12.8.14. Now Phrygia Paroreia has a kind of mountainous ridge extending from the east towards the west; and below it on either side lies a large plain. And there are cities near it: towards the north, Philomelium, and, on the other side, the Antiocheia near Pisidia, as it is called, the former lying wholly in a plain, whereas the latter is on a hill and has a colony of Romans. The latter was settled by Magnetans who lived near the Maeander River. The Romans set them free from their kings at the time when they gave over to Eumenes the rest of Asia this side the Taurus. Here there was also a priesthood of Men Arcaeus, which had a number of temple-slaves and sacred places, but the priesthood was destroyed after the death of Amyntas by those who were sent thither as his inheritors. Synnada is not a large city; but there lies in front of it a plain planted with olives, about sixty stadia in circuit. And beyond it is Docimaea, a village, and also the quarry of Synnadic marble (so the Romans call it, though the natives call it Docimite or Docimaean ). At first this quarry yielded only stones of small size, but on account of the present extravagance of the Romans great monolithic pillars are taken from it, which in their variety of colors are nearly like the alabastrite marble; so that, although the transportation of such heavy burdens to the sea is difficult, still, both pillars and slabs, remarkable for their size and beauty, are conveyed to Rome. 12.8.20. Between Laodiceia and Carura is a sanctuary of Men Carus, as it is called, which is held in remarkable veneration. In my own time a great Herophileian school of medicine has been established by Zeuxis, and afterwards carried on by Alexander Philalethes, just as in the time of our fathers the Erasistrateian school was established by Hicesius, although at the present time the case is not at all the same as it used to be. 14.3.3. There are twenty-three cities that share in the vote. They come together from each city to a general congress, after choosing whatever city they approve of. The largest of the cities control three votes each, the medium-sized two, and the rest one. In the same proportion, also, they make contributions and discharge other liturgies. Artemidorus said that the six largest were Xanthus, Patara, Pinara, Olympus, Myra, and Tlos, the last named being situated near the pass that leads over into Cibyra. At the congress they first choose a Lyciarch, and then other officials of the League; and general courts of justice are designated. In earlier times they would deliberate about war and peace and alliances, but now they naturally do not do so, since these matters necessarily lie in the power of the Romans, except, perhaps, when the Romans should give them permission or it should be for their benefit. Likewise, judges and magistrates are elected from the several cities in the same proportion. And since they lived under such a good government, they remained ever free under the Romans, thus retaining their ancestral usages; and they saw the pirates utterly wiped out, first by Servilius Isauricus, at the time that he demolished Isaura, and later by Pompey the Great, when he set fire to more than thirteen hundred boats and laid waste their settlements. of the pirates who survived the fights, he brought some down to Soli, which he named Pompeiopolis, and the others to Dyme, where there was a dearth of population; it is now occupied by a colony of Romans. The poets, however, and especially the tragic poets, confuse the tribes, as, for example, the Trojans and the Mysians and the Lydians, whom they call Phrygians; and likewise the Lycians, whom they call Carians.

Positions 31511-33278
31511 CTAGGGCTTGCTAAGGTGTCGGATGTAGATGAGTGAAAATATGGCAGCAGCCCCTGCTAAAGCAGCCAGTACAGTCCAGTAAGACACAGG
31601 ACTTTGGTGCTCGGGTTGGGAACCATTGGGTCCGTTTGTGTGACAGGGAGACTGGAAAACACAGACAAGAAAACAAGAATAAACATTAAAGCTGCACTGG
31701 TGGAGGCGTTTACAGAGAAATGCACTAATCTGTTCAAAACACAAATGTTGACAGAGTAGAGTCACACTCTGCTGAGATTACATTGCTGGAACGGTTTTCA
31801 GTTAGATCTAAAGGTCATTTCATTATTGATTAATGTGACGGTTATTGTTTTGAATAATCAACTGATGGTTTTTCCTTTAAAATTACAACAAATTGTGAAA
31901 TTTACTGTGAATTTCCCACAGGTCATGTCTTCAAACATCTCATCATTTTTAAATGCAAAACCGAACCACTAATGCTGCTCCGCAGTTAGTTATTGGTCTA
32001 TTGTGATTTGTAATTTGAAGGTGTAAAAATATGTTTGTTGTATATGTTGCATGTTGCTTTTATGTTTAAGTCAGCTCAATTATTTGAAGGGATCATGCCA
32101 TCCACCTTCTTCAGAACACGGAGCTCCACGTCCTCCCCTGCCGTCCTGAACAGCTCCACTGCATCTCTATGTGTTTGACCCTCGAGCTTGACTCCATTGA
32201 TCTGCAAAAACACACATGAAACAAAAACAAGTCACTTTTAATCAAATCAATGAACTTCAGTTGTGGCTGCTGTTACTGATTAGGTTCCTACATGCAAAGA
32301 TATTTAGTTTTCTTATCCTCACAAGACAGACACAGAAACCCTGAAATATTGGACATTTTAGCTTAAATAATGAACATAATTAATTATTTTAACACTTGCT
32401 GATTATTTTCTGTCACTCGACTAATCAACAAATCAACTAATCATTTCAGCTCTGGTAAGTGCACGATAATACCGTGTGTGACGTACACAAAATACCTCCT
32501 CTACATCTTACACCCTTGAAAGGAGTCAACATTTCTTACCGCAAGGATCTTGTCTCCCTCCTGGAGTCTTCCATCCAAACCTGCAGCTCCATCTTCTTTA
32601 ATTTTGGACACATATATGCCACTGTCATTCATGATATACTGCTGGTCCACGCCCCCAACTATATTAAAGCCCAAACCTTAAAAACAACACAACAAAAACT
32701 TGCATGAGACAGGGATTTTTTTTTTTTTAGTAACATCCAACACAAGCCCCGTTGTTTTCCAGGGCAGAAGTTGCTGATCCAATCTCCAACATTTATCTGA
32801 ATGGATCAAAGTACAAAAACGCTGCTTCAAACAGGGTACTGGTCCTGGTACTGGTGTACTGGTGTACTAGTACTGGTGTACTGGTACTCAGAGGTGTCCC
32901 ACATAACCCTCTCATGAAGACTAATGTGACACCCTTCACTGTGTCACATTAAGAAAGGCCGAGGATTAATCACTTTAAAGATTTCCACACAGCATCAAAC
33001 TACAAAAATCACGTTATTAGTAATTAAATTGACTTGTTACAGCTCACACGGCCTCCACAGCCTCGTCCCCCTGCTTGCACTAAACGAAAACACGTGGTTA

17. Epigraphy, Ms, None  Tagged with subjects: •leto, goddess Found in books: Marek (2019) 513
18. Theopompos Fr., Fgrh 115, 103.15  Tagged with subjects: •leto, goddess Found in books: Marek (2019) 125
19. Epigraphy, Ml, 19, 26  Tagged with subjects: •nan Found in books: Mikalson (2003) 213